Established by two long-term wrestling fans, comedian Jim Smallman and comedy promoter Jon Briley, they decided to set up their own promotion when they realised that instead of discussing their actual work in meetings they were talking about wrestling.
“I got into British wrestling as a kid in the mid-1980s, then American wrestling as a student,” says Smallman. “This was when WWE was taking off and was cool, with the likes of Stone Cold Steve Austin.”
Progress intends to recapture the excitement and atmosphere of those halcyon days of British wrestling, giving UK-based talent a chance to showcase their abilities. “For example, we want to let someone like Zack Sabre Junior come out and do the kind of stuff he does in Japan, rather than sending people out to clown around,” he says. “I’m really excited about his match against Marty Scurll – basically, here’s one of your best friends, now go out there and beat the living daylights out of each other!”
The British element is a key factor. “We’re not going to be import heavy,” he promises. “We wanted to get Colt Cabana on board because he is the uncrowned king of indy wrestling, but the promotion is about the progression of british wrestling: that’s what we want to do.”
Smallman is excited just as much as any fan looking forward to the event. “I’m really looking forward to seeing these guys live,” he says. “We’re just fans who want to put on a good show, and create a fanbase for the future.”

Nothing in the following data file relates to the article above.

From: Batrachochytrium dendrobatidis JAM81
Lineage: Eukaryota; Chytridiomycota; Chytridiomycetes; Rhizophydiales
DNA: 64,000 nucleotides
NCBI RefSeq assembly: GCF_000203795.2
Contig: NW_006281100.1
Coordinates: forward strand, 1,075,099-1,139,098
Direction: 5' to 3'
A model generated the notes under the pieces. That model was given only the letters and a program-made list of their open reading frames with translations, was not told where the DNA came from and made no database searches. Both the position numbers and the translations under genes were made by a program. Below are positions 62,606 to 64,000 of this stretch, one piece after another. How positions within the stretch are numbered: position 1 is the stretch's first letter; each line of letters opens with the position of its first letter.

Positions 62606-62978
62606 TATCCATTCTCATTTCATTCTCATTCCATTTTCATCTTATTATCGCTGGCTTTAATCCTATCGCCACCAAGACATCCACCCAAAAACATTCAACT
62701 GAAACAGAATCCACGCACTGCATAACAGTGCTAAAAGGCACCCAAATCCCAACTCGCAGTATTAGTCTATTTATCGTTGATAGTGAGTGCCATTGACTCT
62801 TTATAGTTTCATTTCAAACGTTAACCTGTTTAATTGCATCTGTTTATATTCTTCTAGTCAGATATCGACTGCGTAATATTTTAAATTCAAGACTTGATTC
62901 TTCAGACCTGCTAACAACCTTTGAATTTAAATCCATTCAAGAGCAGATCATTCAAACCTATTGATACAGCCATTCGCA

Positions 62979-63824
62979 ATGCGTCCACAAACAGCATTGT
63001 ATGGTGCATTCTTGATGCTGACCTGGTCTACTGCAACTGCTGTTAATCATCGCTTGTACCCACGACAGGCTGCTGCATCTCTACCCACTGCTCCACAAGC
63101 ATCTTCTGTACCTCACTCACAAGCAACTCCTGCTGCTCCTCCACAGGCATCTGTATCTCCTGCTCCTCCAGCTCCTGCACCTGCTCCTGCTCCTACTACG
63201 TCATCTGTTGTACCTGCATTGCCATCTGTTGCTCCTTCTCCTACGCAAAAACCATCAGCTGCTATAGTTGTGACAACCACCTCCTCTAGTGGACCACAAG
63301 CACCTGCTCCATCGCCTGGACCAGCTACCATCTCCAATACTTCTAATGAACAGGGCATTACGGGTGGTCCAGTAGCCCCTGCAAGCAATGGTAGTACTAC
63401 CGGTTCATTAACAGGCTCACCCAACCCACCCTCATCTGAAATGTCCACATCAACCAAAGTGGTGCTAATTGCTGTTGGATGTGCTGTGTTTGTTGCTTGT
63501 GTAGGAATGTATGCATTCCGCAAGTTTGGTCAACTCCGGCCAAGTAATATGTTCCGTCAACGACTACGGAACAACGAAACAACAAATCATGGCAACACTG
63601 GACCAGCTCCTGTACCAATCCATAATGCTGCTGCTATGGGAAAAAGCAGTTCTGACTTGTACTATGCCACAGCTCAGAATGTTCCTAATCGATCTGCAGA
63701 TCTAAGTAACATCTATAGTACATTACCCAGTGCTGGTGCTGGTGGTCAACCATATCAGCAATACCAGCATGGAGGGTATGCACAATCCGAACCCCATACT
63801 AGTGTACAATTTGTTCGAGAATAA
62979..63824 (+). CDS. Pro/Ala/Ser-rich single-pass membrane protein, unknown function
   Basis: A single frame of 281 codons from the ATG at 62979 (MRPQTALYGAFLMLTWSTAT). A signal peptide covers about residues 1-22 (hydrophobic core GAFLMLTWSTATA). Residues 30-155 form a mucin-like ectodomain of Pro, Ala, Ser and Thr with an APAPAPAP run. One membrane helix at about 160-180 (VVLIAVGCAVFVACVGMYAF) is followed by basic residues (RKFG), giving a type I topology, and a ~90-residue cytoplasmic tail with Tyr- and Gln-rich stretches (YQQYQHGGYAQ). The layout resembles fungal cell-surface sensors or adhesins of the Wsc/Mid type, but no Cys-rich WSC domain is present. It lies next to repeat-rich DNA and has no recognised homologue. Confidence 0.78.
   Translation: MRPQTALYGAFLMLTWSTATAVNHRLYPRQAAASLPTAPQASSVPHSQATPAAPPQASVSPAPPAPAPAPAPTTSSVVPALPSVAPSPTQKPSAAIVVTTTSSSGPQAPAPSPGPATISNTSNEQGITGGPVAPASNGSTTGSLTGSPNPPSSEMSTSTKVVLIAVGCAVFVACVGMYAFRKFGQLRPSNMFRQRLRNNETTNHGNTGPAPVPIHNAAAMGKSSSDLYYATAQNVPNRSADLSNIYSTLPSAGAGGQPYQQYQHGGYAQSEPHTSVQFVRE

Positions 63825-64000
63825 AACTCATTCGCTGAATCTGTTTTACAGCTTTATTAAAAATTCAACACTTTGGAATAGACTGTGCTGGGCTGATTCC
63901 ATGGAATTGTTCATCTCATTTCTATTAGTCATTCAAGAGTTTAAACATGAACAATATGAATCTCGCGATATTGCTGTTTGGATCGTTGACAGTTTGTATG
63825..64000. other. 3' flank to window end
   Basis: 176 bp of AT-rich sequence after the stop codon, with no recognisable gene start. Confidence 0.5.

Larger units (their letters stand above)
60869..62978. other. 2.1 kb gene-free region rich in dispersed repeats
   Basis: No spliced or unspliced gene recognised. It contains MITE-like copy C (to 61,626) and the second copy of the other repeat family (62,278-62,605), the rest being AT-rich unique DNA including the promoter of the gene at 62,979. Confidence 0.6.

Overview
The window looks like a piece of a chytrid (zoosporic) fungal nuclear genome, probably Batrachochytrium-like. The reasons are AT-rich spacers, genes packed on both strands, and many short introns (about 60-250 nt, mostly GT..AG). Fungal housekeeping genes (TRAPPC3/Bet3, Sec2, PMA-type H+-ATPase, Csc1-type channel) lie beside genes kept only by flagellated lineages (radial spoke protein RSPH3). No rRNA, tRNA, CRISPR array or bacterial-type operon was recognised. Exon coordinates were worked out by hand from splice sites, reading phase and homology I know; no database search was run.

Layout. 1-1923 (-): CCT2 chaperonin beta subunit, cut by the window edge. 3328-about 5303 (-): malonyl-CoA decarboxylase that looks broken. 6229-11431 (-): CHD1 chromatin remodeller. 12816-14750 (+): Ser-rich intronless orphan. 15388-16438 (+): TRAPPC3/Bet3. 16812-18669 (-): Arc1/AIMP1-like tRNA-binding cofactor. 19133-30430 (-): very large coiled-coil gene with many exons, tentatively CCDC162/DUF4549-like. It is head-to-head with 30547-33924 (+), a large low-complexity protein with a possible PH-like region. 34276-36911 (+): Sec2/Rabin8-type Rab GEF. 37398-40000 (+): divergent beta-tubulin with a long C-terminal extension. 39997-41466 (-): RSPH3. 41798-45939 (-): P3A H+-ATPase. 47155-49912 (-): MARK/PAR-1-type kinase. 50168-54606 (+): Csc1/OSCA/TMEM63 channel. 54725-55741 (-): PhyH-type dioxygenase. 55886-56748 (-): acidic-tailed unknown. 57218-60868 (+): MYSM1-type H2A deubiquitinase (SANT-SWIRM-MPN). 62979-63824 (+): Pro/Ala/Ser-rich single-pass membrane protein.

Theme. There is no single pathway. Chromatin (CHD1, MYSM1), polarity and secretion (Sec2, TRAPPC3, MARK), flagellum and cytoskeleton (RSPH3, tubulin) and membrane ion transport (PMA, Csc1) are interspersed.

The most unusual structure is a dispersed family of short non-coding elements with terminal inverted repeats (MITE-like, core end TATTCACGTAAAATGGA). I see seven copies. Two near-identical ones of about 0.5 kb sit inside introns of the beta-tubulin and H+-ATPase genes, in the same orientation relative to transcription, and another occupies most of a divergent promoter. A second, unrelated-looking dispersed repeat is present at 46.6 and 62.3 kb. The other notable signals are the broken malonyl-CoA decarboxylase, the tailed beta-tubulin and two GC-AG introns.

Progress is most definitely a long-term venture. There’s a date reserved for their second show already, with plans in place for the booking. “We’re looking to ECW and Chikara: you don’t have to work every week to get ppl coming back for more – you just need awesome matches, and there is no danger of these matches not being awesome.”
Though the main event will be a four-way, there will be four singles matches preceding it, giving the talent a chance to show what they can do, and establish their characters and the psychology of the match.
And with the talent on display, they are hoping to demonstrate that British wrestling can be better than a lot of the televised promotions. “Everyone here is booked based on talent, and that brings people in. We know that people are travelling to see the show – we have people coming from Cheshire, Wales, France – and we want to get people who once watched, who have maybe forgotten about why they liked wrestling, and get that excitement back by watching a great show in a cool place with guys who are talented.”